FITTING THE STATISTICAL DISTRIBUTION FOR DAILY RAINFALL IN IBADAN_ BASED ON CHI-SQUARE AND KOLMOGOROV- SMIRNOV GOODNESS-OF-FIT TESTS

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FITTING  THE STATISTICAL DISTRIBUTION FOR DAILY RAINFALL IN IBADAN_ BASED ON CHI-SQUARE AND KOLMOGOROV- SMIRNOV GOODNESS-OF-FIT TESTS Powered By Docstoc
					European Journal of Business and Management                                                               www.iiste.org
ISSN 2222-1905 (Paper) ISSN 2222-2839 (Online)
Vol 4, No.17, 2012


     FITTING THE STATISTICAL DISTRIBUTION FOR DAILY
      RAINFALL IN IBADAN, BASED ON CHI-SQUARE AND
     KOLMOGOROV- SMIRNOV GOODNESS-OF-FIT TESTS.
                                      OSENI, B. Azeez1 and Femi J. AYOOLA.2*
                       1. Department of Mathematics and Statistics, The Polytechnics, Ibadan.
                          2. Department of Statistics, University of Ibadan, Ibadan, Nigeria.
                                   Corresponding e-mails: ayoolafemi@yahoo.com
Abstract
This paper presents several types of statistical distributions to describe rainfall distribution in Ibadan metropolis over
a period of 30 years.The exponential, gamma, normal and poisson distributions are compared to identify the optimal
model for daily rainfall amount based on data recorded at rain guage station at Forestry Research Institute of Nigeria,
Jericho, Ibadan (FRIN). The models are evaluated based on chi- square and kolmogorov-smirnov tests. Overall, this
study has shown that the exponential distribution is the best model followed by normal and poisson model that has
the same estimated rainfall amount for describing the daily rainfall in Ibadan metropolis.
Keywords: scale parameter, asymptotically, exponential distribution, gamma distribution, poisson and
kolmogorov-smirnov.
Introduction
Modeling of daily rainfall using various mathematical models has been done throughout the world to give better
understanding about the rainfall pattern and its characteristics which involve the study on the sequence of dry and
wet days and also the rainfall amount on the wet days. Markov chain models have been widely used in modelling the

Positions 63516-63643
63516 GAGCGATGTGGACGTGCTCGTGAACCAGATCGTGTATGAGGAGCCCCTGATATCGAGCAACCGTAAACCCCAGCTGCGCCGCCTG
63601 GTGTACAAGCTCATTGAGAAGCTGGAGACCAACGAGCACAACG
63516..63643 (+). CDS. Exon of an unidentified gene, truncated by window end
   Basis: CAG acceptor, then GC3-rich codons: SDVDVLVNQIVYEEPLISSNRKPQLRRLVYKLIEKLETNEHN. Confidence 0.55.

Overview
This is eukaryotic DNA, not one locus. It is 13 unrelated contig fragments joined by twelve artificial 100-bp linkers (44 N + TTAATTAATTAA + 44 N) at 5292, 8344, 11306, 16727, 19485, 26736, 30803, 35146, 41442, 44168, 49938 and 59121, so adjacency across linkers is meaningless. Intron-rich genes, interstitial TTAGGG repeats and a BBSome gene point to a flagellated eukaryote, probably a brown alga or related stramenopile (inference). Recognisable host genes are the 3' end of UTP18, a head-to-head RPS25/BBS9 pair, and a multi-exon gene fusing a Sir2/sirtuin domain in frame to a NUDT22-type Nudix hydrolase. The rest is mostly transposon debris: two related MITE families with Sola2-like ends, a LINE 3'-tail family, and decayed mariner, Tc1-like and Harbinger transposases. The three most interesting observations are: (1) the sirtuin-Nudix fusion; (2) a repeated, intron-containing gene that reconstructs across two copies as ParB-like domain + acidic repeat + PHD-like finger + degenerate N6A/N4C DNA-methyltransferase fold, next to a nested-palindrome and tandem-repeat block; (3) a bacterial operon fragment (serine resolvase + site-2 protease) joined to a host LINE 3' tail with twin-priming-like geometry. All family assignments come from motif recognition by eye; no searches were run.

sequence of dry and wet days, Gabriel and Neumann(1962 ; Roldan and Woolhiser(1982); Stern and Coe(1984);
Jimoh and Webster(1996).
On the otherhand, the gamma with two parameters distribution is often used in fitting rainfall amount because it
represents the large sizes of drop size distribution better than simple exponential, Ison et al(1971); Katz(1977);
Bruishand(1978); Aksoy(2000) and May(2004).
Some other theoretical distributions that have been employed in the analysis of rainfall are the exponential, the
mixed exponential, the weibull and the skew normal. These mathematical models of rainfall have been employed in
various applications. Mostly used in the study of agriculture and crop planning. Sharda and Das(2005) compared the
two and three parameters probability distributions in order to identify the most suitable distributions that best
describe the weekly rainfall data. The results from the model have been used to study the effect of rainfall variability
during the cropping season in India. The same kind of study has also been conducted in Uganda, Rugumayo et
al(2003). The first-order Markov chain, the gamma and Weibull distributions have been selected as the models to
generate the daily data such as the studies done in Argentina,Castellvi et al(2004) and in western Australia,
Mummery and Battaglia(2004).
In addition, these mathematical models of rainfall are also play important role to serve other purpose. For example,
Yoo et al(2005) have used the results from the parameter estimations of the mixed gamma distribution to study the
effect of global warming in Korea. As a result of these, the importance of these mathematical models in rainfall
studies should not be neglected. In the Ibadan metropolis as a case study received less attention. The studies that
have been conducted in Nigeria are more on the general aspects such as pattern, trend and variability of rainfall.